O’Dowd in Twitter row over Moira Primary School budget

John O'Dowd MLA. INLM4710-629con
John O'Dowd MLA. INLM4710-629con

A local primary school has had its financial situation singled out in the argument between the Education Minister and a journalist.

Moira Primary School is attended by the son of Irish News journalist William Scholes, who wrote an opinion piece about the Common Funding Formula (CFF) on October 21. In it he used his personal experience of the school his son Isaac attends, which stands to lose £17,000.

His article prompted a response from Education Minister John O’Dowd on Twitter which read, ‘Is it appropriate for the Irish News to allow 1 of its journalists a news article on his personal circumstances without question/ balance?’

He also sent a letter to the Irish News which was published on October 25. In the same issue the paper reported on a petition which had secured the signatures of more than 7,000 people who had reservations about Mr O’Dowd’s proposal and another opinion piece by journalist Scholes.

This prompted more tweets from Mr O’Dowd who said, ‘The Irish News editorial position on tackling social deprivation is a disgrace and driven by the perceived family needs of one of its staff.’ Mr O’Dowd also wrote another letter to the school singling out Moira Primary School for criticism.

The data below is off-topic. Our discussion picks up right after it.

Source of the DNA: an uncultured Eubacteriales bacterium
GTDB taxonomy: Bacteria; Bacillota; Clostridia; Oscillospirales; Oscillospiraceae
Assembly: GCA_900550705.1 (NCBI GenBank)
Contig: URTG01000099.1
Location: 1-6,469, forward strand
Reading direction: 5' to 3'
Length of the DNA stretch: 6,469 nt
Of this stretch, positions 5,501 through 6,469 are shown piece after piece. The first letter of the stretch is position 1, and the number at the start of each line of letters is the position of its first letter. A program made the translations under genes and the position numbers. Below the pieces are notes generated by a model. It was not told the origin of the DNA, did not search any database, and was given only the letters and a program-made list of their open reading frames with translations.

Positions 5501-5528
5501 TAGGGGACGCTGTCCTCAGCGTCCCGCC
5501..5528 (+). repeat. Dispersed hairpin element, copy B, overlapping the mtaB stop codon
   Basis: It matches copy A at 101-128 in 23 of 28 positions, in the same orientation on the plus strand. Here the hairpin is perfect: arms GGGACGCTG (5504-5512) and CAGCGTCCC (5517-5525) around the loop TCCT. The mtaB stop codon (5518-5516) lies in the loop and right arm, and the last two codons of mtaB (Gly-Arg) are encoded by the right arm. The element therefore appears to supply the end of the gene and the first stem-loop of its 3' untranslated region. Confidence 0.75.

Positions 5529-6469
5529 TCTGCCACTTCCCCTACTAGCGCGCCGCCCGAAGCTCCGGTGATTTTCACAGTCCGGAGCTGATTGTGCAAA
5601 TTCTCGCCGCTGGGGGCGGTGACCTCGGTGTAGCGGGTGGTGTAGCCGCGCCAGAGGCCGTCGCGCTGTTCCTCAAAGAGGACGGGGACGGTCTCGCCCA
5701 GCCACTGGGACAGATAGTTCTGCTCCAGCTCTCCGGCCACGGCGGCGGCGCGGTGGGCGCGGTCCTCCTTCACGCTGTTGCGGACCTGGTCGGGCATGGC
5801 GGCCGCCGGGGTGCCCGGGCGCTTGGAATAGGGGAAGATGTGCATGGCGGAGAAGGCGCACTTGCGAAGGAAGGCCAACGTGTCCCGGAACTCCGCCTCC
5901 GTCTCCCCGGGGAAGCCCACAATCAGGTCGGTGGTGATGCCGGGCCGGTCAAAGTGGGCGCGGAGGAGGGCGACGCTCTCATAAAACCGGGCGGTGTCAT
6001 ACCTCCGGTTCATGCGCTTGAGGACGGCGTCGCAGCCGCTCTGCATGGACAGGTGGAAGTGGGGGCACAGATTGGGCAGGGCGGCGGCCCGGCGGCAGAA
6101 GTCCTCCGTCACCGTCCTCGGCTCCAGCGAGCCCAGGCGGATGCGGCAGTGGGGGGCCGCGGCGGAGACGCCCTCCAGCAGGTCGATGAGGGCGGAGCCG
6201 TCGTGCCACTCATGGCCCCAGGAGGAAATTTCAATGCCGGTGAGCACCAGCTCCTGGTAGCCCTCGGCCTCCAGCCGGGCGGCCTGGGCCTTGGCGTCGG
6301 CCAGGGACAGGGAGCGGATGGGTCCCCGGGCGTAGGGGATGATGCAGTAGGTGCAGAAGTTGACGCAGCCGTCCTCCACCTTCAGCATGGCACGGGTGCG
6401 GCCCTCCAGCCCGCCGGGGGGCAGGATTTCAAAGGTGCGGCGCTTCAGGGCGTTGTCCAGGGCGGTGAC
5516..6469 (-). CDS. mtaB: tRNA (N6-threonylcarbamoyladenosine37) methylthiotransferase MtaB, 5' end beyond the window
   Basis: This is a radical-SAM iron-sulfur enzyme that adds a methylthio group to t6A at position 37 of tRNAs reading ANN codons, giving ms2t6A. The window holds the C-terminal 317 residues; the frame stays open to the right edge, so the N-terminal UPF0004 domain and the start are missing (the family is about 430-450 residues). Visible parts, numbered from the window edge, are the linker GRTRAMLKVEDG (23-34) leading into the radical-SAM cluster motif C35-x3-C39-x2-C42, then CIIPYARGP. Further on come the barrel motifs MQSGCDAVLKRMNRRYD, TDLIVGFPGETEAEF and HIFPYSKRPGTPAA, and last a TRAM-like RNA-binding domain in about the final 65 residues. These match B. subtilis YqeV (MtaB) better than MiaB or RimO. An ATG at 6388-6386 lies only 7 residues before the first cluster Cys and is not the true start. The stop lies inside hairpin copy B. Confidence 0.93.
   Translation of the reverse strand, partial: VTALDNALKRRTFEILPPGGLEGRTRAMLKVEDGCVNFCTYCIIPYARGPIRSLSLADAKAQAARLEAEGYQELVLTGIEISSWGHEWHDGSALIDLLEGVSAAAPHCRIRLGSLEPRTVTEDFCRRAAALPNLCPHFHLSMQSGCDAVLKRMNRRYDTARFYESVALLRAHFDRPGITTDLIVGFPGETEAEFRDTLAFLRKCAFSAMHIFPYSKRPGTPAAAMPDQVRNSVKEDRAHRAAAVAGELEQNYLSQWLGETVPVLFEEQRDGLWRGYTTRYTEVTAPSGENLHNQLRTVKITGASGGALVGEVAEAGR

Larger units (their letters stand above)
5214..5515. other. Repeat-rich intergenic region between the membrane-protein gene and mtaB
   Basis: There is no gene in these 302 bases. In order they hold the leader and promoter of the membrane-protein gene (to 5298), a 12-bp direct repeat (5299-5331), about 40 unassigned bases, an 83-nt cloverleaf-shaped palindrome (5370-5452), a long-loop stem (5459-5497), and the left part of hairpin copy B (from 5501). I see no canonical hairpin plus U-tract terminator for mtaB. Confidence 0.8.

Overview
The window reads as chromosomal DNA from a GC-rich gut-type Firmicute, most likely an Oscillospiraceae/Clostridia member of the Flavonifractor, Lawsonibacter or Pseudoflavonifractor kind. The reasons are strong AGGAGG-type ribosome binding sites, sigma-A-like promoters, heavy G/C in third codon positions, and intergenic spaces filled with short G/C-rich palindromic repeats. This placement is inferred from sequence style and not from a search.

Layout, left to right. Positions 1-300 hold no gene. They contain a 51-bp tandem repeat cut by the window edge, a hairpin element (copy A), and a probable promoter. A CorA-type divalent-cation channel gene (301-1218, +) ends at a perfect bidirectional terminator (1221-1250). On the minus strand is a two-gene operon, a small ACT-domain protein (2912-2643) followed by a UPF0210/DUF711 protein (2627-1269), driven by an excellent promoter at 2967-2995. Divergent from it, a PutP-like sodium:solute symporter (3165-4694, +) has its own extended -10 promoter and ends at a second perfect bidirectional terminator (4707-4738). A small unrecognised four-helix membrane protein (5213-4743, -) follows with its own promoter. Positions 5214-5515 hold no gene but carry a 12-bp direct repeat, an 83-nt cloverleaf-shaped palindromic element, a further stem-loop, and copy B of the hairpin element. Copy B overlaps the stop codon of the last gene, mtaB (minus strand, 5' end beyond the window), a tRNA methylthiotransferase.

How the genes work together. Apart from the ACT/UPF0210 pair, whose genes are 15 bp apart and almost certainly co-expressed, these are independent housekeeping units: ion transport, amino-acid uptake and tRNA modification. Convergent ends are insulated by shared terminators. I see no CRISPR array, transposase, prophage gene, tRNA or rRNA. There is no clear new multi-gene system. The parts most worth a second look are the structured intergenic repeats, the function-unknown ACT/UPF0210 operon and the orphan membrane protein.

In it he said: “I would not normally comment publicly on individual schools in this manner, but I believe your paper has left me no choice.

“Mr Scholes asked me how will his school cope with a £17,000 drop in income. At the end of the 2012/2013 financial year, the school had a cumulative delegated budget surplus of £130,264. This surplus is the money unspent by the control of the school itself. When Mr Scholes asked the question how will his school cope, perhaps the answer rests in the £130,264 surplus.”

Principal Carol Mairs said: “The schools has a three-year financial plan which has been approved by the SELB. This shows an annual reduction of the surplus and at the end of year three the surplus is projected to be less than one per cent.”